Friday, 03 February 2017

T2 Trainspotting

Does the eagerly awaited sequel to the cult film deliver – or does it miss a trick?

Written by Jason Solomons


How do you follow a cult success that defined the zeitgeist for a generation of film lovers, music fans and even drug users?

Such is the legacy of Danny Boyle’s Trainspotting and the pressure of expectation, that getting the ‘band’ back together has taken 20 years. However, a lot has happened in 20 years, on screen and off and the original film’s ironic yet uplifting mantra Choose Life has now mutated into a brutally blunt: ‘Choose Disappointment’.

Plot-wise, lead character Mark Renton, played once again by a still-boyish Ewan McGregor, returns to Edinburgh to make amends for running off with his friends’ dosh at the end of the first movie. He revisits Jonny Lee Miller’s Simon (Sickboy) who’s running a blackmail racket and hopes to open a sauna, and repeat addict Spud (Ewen Bremner), who still lives in a hovel of a flat. Meanwhile, Robert Carlyle’s still-menacing Begbie is fresh out of jail (well, he escapes) and after revenge. Film-Jul17-JasonSolomons-176

With all the nostalgia and reunion on screen, you’d have thought there might be some excitement. But recapturing their youth inspires little other than regrets. Here are four characters who were losers when we left them in 1996 and who haven’t made any strides forward.

Middle-age stasis and a fear of mortality creep all over this film, which is a bit odd considering everyone involved 20 years ago did rather well out of it – couldn’t they, then, have found maybe one character who isn’t a total failure?

Trainspotting may have been bleak, but it had youthful energy and, crucially, some slivers of hope to act as a salve. Scripted again by John Hodge, this film has a bitter strain of often funny humour but channels it more into great gulps of resentment.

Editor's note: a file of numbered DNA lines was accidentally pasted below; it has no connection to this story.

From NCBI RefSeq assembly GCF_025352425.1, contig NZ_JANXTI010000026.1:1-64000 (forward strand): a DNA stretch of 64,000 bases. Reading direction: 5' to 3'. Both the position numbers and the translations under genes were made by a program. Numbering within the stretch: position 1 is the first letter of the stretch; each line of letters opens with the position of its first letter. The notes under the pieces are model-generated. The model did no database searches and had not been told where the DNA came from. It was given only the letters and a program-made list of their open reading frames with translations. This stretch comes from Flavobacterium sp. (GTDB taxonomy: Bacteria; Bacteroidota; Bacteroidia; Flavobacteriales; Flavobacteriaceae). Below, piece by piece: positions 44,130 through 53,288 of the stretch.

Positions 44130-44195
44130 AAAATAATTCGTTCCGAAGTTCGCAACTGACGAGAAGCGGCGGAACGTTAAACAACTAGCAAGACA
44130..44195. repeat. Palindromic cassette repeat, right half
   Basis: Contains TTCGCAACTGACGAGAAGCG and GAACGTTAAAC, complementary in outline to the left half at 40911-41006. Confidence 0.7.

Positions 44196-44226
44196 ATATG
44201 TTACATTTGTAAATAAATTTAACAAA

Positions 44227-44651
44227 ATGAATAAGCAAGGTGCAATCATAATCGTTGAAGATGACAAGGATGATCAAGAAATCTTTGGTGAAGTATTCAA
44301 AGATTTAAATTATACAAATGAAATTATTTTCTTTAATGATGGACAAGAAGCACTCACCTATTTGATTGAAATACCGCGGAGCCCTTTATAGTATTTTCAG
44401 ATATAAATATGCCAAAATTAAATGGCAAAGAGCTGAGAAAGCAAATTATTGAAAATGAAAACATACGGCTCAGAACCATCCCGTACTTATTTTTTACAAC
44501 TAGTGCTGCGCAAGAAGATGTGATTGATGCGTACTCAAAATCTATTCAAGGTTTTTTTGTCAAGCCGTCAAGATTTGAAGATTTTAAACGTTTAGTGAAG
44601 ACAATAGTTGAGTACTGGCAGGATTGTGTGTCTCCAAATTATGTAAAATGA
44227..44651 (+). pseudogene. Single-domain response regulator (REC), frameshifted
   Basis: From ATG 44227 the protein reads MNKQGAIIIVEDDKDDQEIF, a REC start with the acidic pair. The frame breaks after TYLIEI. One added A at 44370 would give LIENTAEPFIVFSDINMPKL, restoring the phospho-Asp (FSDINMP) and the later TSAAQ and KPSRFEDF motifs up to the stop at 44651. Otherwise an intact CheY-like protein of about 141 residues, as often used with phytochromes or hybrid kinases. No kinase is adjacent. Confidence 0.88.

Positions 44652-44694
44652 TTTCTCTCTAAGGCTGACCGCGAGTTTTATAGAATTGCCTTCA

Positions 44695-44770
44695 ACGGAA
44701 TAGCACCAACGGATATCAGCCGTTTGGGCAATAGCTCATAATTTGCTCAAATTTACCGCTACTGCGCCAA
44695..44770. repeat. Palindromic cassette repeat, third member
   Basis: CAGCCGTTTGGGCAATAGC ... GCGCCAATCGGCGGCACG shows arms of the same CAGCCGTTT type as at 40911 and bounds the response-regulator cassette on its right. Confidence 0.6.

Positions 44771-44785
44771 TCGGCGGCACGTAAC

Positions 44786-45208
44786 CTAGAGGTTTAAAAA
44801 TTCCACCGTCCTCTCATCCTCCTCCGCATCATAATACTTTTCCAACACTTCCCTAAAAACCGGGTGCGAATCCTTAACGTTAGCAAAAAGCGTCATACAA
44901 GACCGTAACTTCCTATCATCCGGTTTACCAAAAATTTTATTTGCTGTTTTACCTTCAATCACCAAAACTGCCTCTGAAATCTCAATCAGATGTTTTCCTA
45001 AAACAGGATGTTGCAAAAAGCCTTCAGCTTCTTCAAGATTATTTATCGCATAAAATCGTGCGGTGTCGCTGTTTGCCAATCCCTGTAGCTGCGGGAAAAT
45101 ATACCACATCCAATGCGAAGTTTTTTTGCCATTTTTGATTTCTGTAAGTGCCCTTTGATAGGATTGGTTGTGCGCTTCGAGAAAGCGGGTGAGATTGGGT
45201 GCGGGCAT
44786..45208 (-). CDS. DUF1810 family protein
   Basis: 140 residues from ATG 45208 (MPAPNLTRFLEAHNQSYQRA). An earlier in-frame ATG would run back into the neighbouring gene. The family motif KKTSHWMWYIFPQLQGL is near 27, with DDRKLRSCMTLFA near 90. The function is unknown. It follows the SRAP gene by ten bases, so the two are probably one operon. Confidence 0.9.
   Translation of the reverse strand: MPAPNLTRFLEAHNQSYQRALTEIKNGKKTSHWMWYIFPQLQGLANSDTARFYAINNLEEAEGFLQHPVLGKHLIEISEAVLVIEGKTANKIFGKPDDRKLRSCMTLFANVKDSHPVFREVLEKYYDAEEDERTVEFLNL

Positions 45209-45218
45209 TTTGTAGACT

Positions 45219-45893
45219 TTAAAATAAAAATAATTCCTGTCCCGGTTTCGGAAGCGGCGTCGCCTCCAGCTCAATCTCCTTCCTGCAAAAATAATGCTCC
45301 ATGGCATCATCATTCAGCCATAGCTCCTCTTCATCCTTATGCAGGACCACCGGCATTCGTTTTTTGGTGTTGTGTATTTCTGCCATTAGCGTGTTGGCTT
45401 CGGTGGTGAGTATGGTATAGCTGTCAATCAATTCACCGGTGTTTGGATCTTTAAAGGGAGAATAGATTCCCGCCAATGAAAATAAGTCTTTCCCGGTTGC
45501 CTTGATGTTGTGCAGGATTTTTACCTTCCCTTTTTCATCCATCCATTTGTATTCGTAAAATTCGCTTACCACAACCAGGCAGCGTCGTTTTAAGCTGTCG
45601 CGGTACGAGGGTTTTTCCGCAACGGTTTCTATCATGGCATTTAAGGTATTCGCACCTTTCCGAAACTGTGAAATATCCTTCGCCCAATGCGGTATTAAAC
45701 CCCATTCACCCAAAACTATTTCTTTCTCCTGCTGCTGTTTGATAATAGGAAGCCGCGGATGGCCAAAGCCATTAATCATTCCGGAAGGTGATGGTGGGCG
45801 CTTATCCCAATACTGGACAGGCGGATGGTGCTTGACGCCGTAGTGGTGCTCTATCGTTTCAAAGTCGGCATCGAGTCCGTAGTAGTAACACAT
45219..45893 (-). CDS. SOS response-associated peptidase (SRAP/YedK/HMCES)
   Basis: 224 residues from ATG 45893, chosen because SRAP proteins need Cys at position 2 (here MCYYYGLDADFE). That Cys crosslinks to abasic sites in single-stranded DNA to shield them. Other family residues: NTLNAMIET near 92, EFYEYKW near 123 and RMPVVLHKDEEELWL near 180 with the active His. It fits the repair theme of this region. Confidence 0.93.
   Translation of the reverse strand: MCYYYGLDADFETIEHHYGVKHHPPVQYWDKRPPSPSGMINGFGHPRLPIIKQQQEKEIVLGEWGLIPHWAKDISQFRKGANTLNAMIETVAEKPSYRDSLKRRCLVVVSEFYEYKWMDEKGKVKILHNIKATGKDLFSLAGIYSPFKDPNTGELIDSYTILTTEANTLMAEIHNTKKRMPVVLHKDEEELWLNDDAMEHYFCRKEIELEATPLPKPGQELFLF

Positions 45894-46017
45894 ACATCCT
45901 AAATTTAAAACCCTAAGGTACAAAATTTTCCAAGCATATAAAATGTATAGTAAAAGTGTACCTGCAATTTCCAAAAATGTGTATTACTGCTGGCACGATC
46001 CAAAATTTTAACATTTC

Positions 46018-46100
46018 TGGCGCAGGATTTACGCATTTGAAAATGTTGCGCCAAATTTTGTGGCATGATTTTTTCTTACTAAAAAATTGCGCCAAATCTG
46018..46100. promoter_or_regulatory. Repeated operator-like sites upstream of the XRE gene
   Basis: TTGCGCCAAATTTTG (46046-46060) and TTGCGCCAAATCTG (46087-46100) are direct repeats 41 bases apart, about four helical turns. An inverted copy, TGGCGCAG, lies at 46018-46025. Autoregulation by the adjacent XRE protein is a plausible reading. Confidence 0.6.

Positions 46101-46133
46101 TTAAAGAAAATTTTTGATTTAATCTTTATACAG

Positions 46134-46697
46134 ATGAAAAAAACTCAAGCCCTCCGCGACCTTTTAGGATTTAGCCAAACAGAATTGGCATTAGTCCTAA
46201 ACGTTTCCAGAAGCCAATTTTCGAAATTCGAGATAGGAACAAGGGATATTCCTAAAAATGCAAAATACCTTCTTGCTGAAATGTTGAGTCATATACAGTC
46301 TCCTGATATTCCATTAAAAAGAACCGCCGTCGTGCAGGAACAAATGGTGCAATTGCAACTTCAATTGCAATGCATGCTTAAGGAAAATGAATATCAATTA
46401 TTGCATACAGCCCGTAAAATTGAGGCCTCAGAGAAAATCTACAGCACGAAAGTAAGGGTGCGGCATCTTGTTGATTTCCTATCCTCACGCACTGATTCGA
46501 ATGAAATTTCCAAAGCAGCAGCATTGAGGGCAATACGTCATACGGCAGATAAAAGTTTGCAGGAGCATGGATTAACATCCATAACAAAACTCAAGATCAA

‘It’s not a mess,’ says someone, ‘it’s just masculine,’ and you can feel the drug-ruined testosterone pulsing through the characters: at one point, begbie even necks a packet of Viagra in order to restore feeling.

There are some bravura Boyle moments, such as when Sickboy’s apartment turns into a football stadium, or Spud’s cold turkey finds Bremner (the best performer of the lot) silhouetted like Nosferatu on the peeling wall of his flat. Or when Renton finds himself re-enacting his iconic dash through the Edinburgh streets to end up on another car bonnet.

But there are so many shots and angles here – Boyle can’t resist forcing his lens into every corner of the set, tilting and wobbling like a drunk down the Lothian road. I wish he’d found a new shooting style to match the new mood. But while the first film somehow captured and shaped the mid-90s zeitgeist of Brit-Pop and dance culture, New Labour and a new wave of British cinema, you can’t help feeling that T2 misses any such opportunity, particularly as it was shooting during the brexit vote and now appears with Trump marching into the White House.

T2 isn’t a bad film at all. In places, it’s terrific, but it too often drags in a pool of its own despond, a melancholy movie that looks a bit embarrassed to be so, the cinematic equivalent of Dad Dancing.

And what of that soundtrack, which produced two must-have albums 20 years ago? It can’t match its predecessor’s, although there is clever mash-up work at play, with teasing refrains and chords of Lou Reed and Underworld throughout, alongside blasts of Blondie. But the remixes of Queen’s Radio Gaga and less iconic new stuff from indie bands such as Wolf Alice feel a bit 6 Music-y – not right for what these characters would be listening to.

True, the storyline of Spud does eventually hint at forward momentum in T2 (even that new title feels a bit ‘naff’), it nevertheless feels trite to observe that T2 Trainspotting is a more mature film than its junior self. Of course it is: the problem is, it doesn’t feel wiser, just wearier. But maybe then again, don’t we all?


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